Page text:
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Why the Greens Lost the Election

                                                             
                                 
               
         
{ Submitted by wesler1 on Sun, 2017-01-01 19:34 }

I spent roughly thirty five years in politics, working for various candidates and ward organizations in and around Chicago. I was good at what I did, and it provided a comfortable living for myself and my family. The political outlook of those I helped wasn't very close to my own views, but it was the only game in town. It made me a living, provided a wonderful opportunity to observe and learn about politics. There was a pension plan. I made sure I never missed a payment.

I'm retired now, so now I'm free to speak my own mind. What follows is based on part on my observations of the political professionals I worked with, and

Professional politicians believe that the Green Party is not seriously interested in winning elections. Greens are spoilers, these critics charge, not a serious political movement. That's why state electoral codes make it difficult for Greens to obtain ballot access. Greens are not seen as a serious political movement. They are simply wasting everyone's time. There is no good reason to allow mischief makers on the ballot.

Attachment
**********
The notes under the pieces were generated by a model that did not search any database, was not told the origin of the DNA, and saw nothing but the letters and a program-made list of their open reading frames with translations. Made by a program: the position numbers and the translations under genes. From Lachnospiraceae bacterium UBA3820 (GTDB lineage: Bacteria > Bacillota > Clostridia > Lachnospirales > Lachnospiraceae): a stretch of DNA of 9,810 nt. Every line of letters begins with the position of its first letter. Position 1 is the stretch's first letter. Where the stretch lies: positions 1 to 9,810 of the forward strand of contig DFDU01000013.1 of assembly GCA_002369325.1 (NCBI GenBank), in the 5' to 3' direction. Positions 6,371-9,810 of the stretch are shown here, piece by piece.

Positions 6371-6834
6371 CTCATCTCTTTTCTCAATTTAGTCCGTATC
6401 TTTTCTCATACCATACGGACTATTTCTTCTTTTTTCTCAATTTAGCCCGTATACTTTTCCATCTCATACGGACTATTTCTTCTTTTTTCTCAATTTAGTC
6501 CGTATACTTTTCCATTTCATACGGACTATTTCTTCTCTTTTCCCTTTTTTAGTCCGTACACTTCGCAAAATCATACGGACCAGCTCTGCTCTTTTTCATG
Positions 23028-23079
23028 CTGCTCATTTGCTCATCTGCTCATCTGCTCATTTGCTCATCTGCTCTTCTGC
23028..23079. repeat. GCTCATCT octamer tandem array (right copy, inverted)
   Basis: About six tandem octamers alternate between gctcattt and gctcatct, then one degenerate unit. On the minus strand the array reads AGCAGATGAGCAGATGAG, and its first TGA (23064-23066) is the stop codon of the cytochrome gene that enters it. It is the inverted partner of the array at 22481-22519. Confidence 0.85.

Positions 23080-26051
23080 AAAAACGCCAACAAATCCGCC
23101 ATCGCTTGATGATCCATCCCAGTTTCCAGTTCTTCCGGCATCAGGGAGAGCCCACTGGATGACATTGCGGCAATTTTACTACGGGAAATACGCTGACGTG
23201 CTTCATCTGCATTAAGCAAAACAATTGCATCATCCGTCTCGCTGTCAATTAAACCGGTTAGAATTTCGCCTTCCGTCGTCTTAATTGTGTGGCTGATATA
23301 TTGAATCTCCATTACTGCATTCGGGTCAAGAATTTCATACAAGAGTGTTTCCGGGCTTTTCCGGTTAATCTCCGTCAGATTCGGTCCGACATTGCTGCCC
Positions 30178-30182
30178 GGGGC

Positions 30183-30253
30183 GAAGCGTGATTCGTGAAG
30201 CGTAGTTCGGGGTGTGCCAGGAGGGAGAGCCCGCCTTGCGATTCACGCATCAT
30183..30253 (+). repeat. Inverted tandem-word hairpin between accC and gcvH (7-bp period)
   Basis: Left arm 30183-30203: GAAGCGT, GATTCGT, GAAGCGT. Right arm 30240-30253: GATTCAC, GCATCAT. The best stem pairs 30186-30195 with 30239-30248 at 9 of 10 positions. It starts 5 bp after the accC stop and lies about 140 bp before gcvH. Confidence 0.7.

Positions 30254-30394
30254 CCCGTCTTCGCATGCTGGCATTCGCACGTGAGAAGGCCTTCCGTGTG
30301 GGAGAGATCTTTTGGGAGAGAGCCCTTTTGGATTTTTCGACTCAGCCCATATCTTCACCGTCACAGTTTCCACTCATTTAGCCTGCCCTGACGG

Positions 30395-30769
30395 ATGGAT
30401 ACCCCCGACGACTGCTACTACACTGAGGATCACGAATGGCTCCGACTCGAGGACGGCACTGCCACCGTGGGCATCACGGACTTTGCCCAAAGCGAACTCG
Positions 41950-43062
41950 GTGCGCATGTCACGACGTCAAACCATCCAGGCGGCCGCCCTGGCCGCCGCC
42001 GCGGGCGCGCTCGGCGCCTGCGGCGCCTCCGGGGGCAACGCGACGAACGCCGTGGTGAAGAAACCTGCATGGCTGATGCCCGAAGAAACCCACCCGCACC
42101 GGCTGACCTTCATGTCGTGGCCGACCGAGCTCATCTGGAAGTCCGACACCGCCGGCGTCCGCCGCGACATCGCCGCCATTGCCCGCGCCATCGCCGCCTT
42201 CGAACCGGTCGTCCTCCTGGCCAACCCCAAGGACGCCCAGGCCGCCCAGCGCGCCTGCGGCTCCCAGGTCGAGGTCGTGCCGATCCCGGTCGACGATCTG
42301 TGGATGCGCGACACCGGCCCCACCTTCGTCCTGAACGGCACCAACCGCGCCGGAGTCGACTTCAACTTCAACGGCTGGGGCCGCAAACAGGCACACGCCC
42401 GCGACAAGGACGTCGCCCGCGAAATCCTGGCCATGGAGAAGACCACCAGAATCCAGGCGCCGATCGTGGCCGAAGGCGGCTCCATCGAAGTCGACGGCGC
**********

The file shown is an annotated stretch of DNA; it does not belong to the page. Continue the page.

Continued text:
Are they right?

Let's look a what a serious political movement does:

Politics is first and foremost the art of getting people to do what they already want to do. People don't know how to ask for the things they want. Political parties help them make their demands known

That's why there are political ideologies. Ideologies provide a reference point around which groups can coalesce. Ideologies should never go beyond what the party's base is willing to accept.

There is a base. Someone sits down and looks at demographics, begins talking to various groups, and hammers out a coalition with an ideology and a platform on which member groups can agree.

So, who is our base?